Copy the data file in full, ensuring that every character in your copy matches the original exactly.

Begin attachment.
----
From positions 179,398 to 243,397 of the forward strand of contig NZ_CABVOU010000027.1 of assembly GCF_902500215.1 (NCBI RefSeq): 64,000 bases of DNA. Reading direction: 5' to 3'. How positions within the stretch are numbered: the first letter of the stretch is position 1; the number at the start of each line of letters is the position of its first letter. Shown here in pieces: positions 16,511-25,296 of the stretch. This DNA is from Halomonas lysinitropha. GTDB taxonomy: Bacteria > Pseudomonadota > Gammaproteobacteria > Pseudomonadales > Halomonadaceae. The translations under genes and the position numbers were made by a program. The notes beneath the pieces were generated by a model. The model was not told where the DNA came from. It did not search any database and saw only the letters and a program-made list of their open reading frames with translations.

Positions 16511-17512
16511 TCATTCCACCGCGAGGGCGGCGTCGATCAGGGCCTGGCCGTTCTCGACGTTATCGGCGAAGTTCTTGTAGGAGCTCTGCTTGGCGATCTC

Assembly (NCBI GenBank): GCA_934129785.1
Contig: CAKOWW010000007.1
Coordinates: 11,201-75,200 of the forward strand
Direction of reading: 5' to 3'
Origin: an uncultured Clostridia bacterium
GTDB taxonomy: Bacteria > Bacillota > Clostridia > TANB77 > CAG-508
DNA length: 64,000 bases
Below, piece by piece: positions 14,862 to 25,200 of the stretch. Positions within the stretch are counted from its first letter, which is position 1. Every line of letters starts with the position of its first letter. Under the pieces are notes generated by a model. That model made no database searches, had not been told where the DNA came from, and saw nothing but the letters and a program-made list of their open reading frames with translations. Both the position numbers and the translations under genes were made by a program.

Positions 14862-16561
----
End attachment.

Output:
From positions 179,398 to 243,397 of the forward strand of contig NZ_CABVOU010000027.1 of assembly GCF_902500215.1 (NCBI RefSeq): 64,000 bases of DNA. Reading direction: 5' to 3'. How positions within the stretch are numbered: the first letter of the stretch is position 1; the number at the start of each line of letters is the position of its first letter. Shown here in pieces: positions 16,511-25,296 of the stretch. This DNA is from Halomonas lysinitropha. GTDB taxonomy: Bacteria > Pseudomonadota > Gammaproteobacteria > Pseudomonadales > Halomonadaceae. The translations under genes and the position numbers were made by a program. The notes beneath the pieces were generated by a model. The model was not told where the DNA came from. It did not search any database and saw only the letters and a program-made list of their open reading frames with translations.

Positions 16511-17512
16511 TCATTCCACCGCGAGGGCGGCGTCGATCAGGGCCTGGCCGTTCTCGACGTTATCGGCGAAGTTCTTGTAGGAGCTCTGCTTGGCGATCTC

Assembly (NCBI GenBank): GCA_934129785.1
Contig: CAKOWW010000007.1
Coordinates: 11,201-75,200 of the forward strand
Direction of reading: 5' to 3'
Origin: an uncultured Clostridia bacterium
GTDB taxonomy: Bacteria > Bacillota > Clostridia > TANB77 > CAG-508
DNA length: 64,000 bases
Below, piece by piece: positions 14,862 to 25,200 of the stretch. Positions within the stretch are counted from its first letter, which is position 1. Every line of letters starts with the position of its first letter. Under the pieces are notes generated by a model. That model made no database searches, had not been told where the DNA came from, and saw nothing but the letters and a program-made list of their open reading frames with translations. Both the position numbers and the translations under genes were made by a program.

Positions 14862-16561